A.M. Best Co. has revised the outlook to positive from stable and affirmed the financial strength rating (FSR) of ‘A-‘ (Excellent) and issuer credit ratings (ICR) of “a-” of Calif.-based GeoVera Insurance Group and its P/C members. “The ratings and outlook reflect GeoVera’s excellent capitalization, moderate underwriting leverage and management’s experience in its market segment,” Best explained. “Profitable underwriting performance, combined with solid investment income and underwriting fee income, has improved the group’s capital position.” Best also noted that “GeoVera maintains a moderate underwriting leverage position due to prudent risk management efforts, which have further strengthened risk-adjusted capital.” The revised outlook also reflects Best’s “expectation that the group will continue to produce profitable underwriting results, while maintaining excellent risk-adjusted capitalization,” said the bulletin. However, best noted that “GeoVera’s geographic concentration of business in catastrophe-prone areas, high gross catastrophe leverage and significant reinsurance dependence” should be considered as offsetting factors. Best noted that, “although GeoVera concentrates all underwriting on providing coverage in catastrophe-prone areas, it combines an established catastrophe-modeled and web-based quoting and binding system to ensure proper pricing with an extensive catastrophe reinsurance program to mitigate its exposure. However, GeoVera maintains high gross catastrophe leverage and is significantly dependent on reinsurance to reduce this exposure to a manageable level on a net basis. Furthermore, GeoVera has paid stockholder dividends to its parent in recent years, which resulted in a decline in surplus in 2008 and tempered surplus growth in 2007.”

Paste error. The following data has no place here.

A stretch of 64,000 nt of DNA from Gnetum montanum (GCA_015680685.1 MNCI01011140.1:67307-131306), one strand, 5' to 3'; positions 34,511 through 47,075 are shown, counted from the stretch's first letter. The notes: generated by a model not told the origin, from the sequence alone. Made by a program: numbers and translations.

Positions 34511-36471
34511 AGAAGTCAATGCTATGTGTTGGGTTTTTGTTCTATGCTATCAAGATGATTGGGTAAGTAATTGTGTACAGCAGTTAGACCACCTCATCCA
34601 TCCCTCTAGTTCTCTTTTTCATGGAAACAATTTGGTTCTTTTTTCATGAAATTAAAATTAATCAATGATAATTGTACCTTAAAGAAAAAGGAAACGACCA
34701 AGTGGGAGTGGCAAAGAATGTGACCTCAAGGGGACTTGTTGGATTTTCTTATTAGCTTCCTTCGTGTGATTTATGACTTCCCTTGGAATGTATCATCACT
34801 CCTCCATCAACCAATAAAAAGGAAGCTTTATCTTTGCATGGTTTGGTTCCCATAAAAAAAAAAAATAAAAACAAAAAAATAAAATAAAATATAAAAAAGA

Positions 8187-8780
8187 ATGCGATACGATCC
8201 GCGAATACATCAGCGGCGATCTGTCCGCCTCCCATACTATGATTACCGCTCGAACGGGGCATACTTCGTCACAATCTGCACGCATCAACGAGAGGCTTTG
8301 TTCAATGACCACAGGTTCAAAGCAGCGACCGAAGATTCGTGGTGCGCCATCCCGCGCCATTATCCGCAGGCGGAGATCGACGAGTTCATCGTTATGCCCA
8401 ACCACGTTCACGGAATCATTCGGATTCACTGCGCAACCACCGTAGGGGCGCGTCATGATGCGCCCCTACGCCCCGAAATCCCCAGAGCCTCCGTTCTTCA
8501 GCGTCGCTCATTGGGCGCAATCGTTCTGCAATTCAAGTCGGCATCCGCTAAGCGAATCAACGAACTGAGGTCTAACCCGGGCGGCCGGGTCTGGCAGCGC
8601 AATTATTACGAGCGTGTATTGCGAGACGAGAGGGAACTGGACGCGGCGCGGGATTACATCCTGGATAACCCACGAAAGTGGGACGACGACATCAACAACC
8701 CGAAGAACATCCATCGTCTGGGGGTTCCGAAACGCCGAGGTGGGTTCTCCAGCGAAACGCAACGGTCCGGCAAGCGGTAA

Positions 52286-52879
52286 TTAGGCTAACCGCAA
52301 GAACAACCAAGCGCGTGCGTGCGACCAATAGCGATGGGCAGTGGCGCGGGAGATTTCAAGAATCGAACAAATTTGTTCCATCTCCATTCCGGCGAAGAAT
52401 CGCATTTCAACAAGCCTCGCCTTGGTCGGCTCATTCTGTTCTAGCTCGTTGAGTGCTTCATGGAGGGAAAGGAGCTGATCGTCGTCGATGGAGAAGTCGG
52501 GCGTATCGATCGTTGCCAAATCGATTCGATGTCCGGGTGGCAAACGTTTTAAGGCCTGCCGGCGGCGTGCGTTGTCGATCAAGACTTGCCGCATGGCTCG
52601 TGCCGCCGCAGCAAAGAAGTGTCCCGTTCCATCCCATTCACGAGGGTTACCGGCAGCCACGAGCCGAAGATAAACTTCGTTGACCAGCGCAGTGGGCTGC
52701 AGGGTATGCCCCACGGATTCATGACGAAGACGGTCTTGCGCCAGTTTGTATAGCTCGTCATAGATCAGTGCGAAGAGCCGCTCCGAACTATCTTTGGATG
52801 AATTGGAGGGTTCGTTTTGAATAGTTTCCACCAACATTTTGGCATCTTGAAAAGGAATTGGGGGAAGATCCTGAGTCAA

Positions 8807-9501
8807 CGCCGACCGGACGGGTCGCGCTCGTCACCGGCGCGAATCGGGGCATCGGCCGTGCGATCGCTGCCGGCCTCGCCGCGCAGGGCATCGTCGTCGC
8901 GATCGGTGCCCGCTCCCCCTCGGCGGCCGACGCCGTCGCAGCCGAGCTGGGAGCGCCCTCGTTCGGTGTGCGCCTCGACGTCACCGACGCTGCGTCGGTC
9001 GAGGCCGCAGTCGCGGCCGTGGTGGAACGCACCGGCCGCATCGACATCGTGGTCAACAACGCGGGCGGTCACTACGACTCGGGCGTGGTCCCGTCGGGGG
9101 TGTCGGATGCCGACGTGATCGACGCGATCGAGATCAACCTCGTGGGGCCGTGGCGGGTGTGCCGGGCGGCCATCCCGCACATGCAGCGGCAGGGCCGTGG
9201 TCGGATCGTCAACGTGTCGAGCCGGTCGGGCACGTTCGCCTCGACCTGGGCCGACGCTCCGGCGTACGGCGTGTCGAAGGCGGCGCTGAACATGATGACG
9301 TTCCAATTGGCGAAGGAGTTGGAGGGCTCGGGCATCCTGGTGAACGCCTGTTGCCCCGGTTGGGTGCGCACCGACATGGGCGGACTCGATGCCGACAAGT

A.M. Best Co. has downgraded the financial strength rating to ‘B+’ (Good) from ‘B++’ (Good) and issuer credit rating to “bbb-” from “bbb” of Wisc.-based Catholic Knights (the Society), both with stable outlooks. “These rating actions reflect the Society’s significant decline in its unassigned funds in the last year due to investment losses, both realized and unrealized,” Best explained. “As a result, the Society’s risk-adjusted capitalization has weakened relative to its investment and insurance risks as measured by Best’s Capital Adequacy Ratio (BCAR).” Best also noted that the Society’s “large unrealized losses underlying its fixed income portfolio may further pressure the Society’s unassigned funds going forward. While the Society has already significantly reduced its exposure to equities, it is pursuing a capital improvement plan that includes the addition of alternative sources of capital from external as well as internal resources.” However, best also indicated that the “Catholic Knights has a consistently positive statutory operating record, long-standing fraternal presence in the Roman Catholic community and has made extensive efforts to improve its life insurance business profile. The Society made a commitment to expand its membership base through a number of initiatives that center on putting Catholic values and financial opportunities into action. Over the past five years, the Society has generated positive net operating gains across its core lines of business, while increasing its unassigned funds, prior to investment losses in 2008 and first quarter of 2009. Furthermore, Catholic Knights has a successful record of mergers with other Catholic fraternal organizations; thus, gaining membership, expanding financial capacity and presenting another avenue for membership growth.”